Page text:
The future of virtual teaching is all about school funding
The virtual classroom was a necessity during the pandemic, and data suggest it’s here to stay for the long-term: The global virtual classroom market is expected to reach $19.6 billion by 2024 according to a report by researcher Market Data Forecast.
There is a growing post-pandemic appetite for virtual instruction among school leaders. In a 2020 report titled “Remote Learning is Here to Stay,” the RAND Corporation surveyed 375 school district leaders from across the country and found that over a third of them are interested in continuing some form of virtual learning after the pandemic subsides.
Some politicians are also eager to jump on the virtual learning bandwagon. In May of 2020, New York governor Andrew Cuomo announced a partnership with the Gates Foundation to examine the use of technology and virtual instruction in education. When unveiling the partnership, Chalkbeat quoted Cuomo as saying: “The old model of, everybody goes and sits in a classroom, and the teacher is in front of that classroom, and teaches that class, and you do that all across the city, all across the state, all these buildings, all these physical classrooms — why, with all the technology you have?”
However, a number of researchers and others with expertise in virtual instruction warn that it is not a panacea, and that schools and states must be thoughtful in how they implement virtual teaching as they look toward next school year and beyond.
“There’s an interesting phenomenon of some kids finding it more comfortable to be in a virtual setting…but that does not appear to be true for the majority of students,” Steven Wilson, co-founder of the nonprofit National Summer School Initiative (NSSI), said. “We’re seeing…a lot of disengaged kids…cameras being switched off.”
Wilson, also the founder and former CEO of the Ascend Learning network of public charter schools, formed NSSI, since renamed Cadence Learning, in April 2020 with the goal of accelerating student learning and building teacher capacity in the face of massive pandemic learning loss. He characterizes the move from in-person to virtual instruction during the pandemic as a “net negative” for kids and “largely a failure.”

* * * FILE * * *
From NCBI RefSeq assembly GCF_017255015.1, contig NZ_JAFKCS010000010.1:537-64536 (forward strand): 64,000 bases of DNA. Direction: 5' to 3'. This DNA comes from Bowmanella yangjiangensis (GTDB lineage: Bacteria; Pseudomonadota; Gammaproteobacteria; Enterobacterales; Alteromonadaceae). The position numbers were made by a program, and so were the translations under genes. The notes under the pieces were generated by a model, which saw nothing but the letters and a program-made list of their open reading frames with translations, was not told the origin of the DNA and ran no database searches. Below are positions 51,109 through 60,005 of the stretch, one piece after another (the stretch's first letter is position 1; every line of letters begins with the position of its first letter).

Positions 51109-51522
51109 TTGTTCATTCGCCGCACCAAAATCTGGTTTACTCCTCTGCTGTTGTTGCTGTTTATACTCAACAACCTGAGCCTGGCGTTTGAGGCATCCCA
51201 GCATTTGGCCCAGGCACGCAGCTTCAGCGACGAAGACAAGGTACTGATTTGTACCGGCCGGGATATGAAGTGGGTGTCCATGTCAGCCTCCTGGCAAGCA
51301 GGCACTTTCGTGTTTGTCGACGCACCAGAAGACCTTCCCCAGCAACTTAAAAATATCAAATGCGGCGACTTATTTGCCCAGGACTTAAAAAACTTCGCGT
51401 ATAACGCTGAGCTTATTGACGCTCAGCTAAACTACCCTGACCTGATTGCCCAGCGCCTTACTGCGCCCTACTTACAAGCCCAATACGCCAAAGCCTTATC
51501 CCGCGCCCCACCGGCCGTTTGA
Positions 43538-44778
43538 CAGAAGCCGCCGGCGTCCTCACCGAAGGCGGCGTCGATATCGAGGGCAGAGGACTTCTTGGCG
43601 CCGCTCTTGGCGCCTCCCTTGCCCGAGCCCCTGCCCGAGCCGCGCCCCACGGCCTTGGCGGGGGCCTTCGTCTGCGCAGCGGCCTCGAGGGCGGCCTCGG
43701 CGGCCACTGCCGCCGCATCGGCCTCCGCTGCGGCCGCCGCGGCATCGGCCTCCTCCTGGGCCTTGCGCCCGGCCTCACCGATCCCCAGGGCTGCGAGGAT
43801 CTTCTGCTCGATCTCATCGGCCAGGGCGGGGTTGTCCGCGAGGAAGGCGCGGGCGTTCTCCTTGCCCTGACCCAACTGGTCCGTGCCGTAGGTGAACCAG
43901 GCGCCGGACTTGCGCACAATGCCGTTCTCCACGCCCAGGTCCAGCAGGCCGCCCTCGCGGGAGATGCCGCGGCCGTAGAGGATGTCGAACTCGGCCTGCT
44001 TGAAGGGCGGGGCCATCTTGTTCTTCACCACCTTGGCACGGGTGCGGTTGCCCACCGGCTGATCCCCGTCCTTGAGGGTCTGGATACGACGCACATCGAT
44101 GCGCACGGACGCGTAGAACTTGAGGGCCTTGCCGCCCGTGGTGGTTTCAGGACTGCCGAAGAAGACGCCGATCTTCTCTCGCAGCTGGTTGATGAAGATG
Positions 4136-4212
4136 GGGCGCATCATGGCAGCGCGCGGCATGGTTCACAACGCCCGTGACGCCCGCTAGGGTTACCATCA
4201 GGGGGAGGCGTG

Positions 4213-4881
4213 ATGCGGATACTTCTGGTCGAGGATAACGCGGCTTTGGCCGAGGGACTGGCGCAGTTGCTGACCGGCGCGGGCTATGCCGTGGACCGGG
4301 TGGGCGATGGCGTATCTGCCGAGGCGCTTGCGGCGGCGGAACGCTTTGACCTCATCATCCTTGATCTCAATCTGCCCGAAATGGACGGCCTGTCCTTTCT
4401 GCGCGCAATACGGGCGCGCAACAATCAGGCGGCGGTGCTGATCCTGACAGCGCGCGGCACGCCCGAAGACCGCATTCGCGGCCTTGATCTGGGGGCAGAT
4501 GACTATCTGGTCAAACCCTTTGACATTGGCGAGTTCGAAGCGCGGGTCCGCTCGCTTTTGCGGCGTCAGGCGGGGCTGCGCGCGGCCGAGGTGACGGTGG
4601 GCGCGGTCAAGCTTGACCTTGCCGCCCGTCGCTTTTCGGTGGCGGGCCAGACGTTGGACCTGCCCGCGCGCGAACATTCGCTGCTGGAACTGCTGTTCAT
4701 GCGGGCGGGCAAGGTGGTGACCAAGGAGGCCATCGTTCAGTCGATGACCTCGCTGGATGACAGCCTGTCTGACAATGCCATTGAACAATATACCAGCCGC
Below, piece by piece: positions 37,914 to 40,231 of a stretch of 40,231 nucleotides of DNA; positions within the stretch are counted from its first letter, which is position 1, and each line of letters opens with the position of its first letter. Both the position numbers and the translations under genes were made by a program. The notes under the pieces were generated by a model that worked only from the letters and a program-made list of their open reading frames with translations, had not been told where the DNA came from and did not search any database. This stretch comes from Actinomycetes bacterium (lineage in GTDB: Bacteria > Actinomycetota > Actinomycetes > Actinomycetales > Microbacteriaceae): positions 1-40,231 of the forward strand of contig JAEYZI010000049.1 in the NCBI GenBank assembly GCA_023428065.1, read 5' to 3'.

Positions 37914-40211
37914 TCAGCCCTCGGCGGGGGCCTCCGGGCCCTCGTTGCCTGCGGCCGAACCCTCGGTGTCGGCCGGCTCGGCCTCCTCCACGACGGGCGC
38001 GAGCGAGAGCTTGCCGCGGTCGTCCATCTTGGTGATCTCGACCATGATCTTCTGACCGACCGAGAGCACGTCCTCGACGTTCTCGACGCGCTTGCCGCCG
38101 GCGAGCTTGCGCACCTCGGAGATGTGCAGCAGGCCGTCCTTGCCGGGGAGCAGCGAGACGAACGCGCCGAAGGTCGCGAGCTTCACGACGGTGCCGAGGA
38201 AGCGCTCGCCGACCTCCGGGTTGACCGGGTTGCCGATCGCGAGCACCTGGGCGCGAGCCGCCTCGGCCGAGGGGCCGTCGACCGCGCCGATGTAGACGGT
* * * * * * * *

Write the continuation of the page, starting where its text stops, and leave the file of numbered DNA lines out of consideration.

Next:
So what’s behind the expanding appetite for virtual instruction in spite of these warnings?
Districts are turning to virtual instruction as a solution to regional and subject area teacher shortages. Though teacher shortages are not new, parents and schools are more comfortable with virtual instruction than ever before, thanks to the pandemic.
Shaily Baranwal founded Elevate K-12 in 2015 for exactly this purpose. Elevate K-12 is a for-profit corporation that streams live virtual teachers into classrooms primarily in low-income school districts.
“I’m very focused on low-income students because the U.S. currently [has] a geographic problem,” Baranwal said. “It’s the low-income areas where they have the teacher shortage.”
Though Baranwal initially founded Elevate K-12 to provide supplemental instruction, the company moved to offering whole-class instruction in a variety of core subjects in 2018. That now makes up 98 percent of Elevate K-12’s business, and business has been on the rise since the pandemic.
Baranwal estimates that Elevate K-12 was averaging around 85 percent year-over-year growth in revenue before the pandemic. She says that they are now above 100 percent year-over-year growth and could be on track to hit 150-200 percent in the future.
Elevate K-12 employs virtual certified teachers who are streamed into classrooms, while a “classroom coach,” who is employed by the school district and may not be a certified teacher, supervises students in-person in the classroom.
Trent North, superintendent of the Douglas County school district in Georgia, first partnered with Elevate K-12 in 2018, when he contracted for four virtual teachers. He now contracts for about 20 Elevate K-12 teachers, and he predicts that his district will continue to do so for at least the next three years.
Partnering with Elevate K-12 allows North to offer classes that he might not otherwise have a qualified teacher for, such as foreign language, physical science, or math. North said that it also mitigates the risk of hiring a low-performing teacher simply to fill a vacant position late in the hiring season.
Though there is a clear teacher shortage in North’s district—as of July , he was still looking to fill 60 general education and 19 special education positions for the upcoming school year—and others across the country, teacher shortages aren’t an inevitability. They’re caused by a number of factors, one of the largest being low teacher pay. Teachers on average make almost 20 percent less than their peers in similar professions.
Michael Mulgrew, president of the United Federation of Teachers—a union representing nearly 200,000 members in New York—has seen teacher shortages caused by low pay in his work with districts outside New York.